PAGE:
OTD on the Down Low

Observant Judaism is hard. There is no question about it. It is not easy to ‘follow all the rules’. Especially those rules that are rabbinic. I have more than once thought about one Halacha or another and wondered, ‘What is the point?’ Why did Chazal (the sages of the Talmud) make life so difficult for us?

Just to cite one example (and there are many): I often tell my wife and daughters that if I had it in my power, the one thing I would abolish is the requirement of married women to cover their hair. But the sages interpreted a Pasuk (verse) in the Torah indicating that a married woman must cover her hair – calling the uncovered hair of only a married woman, Erva (nakedness).

The logic of that escapes me. But despite my inability to understand it, I am not free to ignore it, much as I would love to do that for my wife and daughters. (Please understand that this is my own view and has nothing to do with the way my wife and daughters see things. They are all perfectly happy to cover their hair. It’s me. I am the one with the problem.)

While I understood the reasons given for some of these difficult Halachos, I often feel that those reasons no longer apply. And yet I follow them. But I have to be honest, I follow them with a great deal of difficulty. I follow them because I am a believer in the Torah and the sages interpretation of it.

I understand their interpretations of biblical law and why additional rabbinic enactments were made even if those reasons no longer apply. I also understand the way the generational hierarchy in Judaism works. We cannot retract the laws issued by the sages. Their rules are the final word on all matters. Later generations are left with Poskim applying those rules to their own time and circumstances. But understanding that does not make it any less mentally difficult to observe them. Which is why I am such a big fan of Kulos  (lenient interpreations of Halacha) . I believe that there are more than a few people that find observant Judaism difficult to observe and we ought to make it as easy as possible for them to do so. Why make Judaism more difficult than necessary?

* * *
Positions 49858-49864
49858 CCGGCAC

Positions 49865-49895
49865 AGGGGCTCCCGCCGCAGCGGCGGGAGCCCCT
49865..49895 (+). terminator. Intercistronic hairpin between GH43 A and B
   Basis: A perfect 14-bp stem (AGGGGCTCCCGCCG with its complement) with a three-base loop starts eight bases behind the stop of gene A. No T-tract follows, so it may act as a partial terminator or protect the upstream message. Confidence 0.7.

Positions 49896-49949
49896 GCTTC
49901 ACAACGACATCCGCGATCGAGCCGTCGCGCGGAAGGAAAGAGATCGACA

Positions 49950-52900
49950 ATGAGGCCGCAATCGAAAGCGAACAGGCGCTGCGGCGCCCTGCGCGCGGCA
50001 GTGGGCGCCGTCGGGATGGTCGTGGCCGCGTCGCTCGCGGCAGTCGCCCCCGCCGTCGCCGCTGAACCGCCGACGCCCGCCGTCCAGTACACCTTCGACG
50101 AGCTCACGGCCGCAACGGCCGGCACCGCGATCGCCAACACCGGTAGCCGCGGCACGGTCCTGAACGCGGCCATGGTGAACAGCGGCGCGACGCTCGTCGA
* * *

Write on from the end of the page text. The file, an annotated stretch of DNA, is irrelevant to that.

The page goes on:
I mention all of this to sympathize with a young married woman with similar thoughts on a variety of Halachos and just like me – maintains her religious observances. But unlike me she secretly does not believe in much of it anymore. (Although she does still believe in God.) She has written a revealing essay about her current state of mind on these issues.

Because of her upbringing, love of family, friends and community, she remains completely observant. But she doesn’t really believe in what she’s doing.

I wasn’t surprised by the comments to that essay. They were all sympathetic to her. Most saying that they feel the same way she does. They are still observant without believing in what they do. No one would ever suspect what is going on in their minds.

This is not the first time I’ve read about Orthodox Jews going OTD – Off The Derech (path) on the down low (to use her phrase). There were 2 individuals in particular that I recall. One was a modern Orthodox rabbi of a Shul who loved his job and wanted to keep it despite his becoming a skeptic (or downright atheist – I don’t recall which). His congregants had no clue. He was outwardly observant and performed his rabbinic duties meticulously. His congregants loved him and did not suspect a thing. (Obviously he never revealed his true identity.)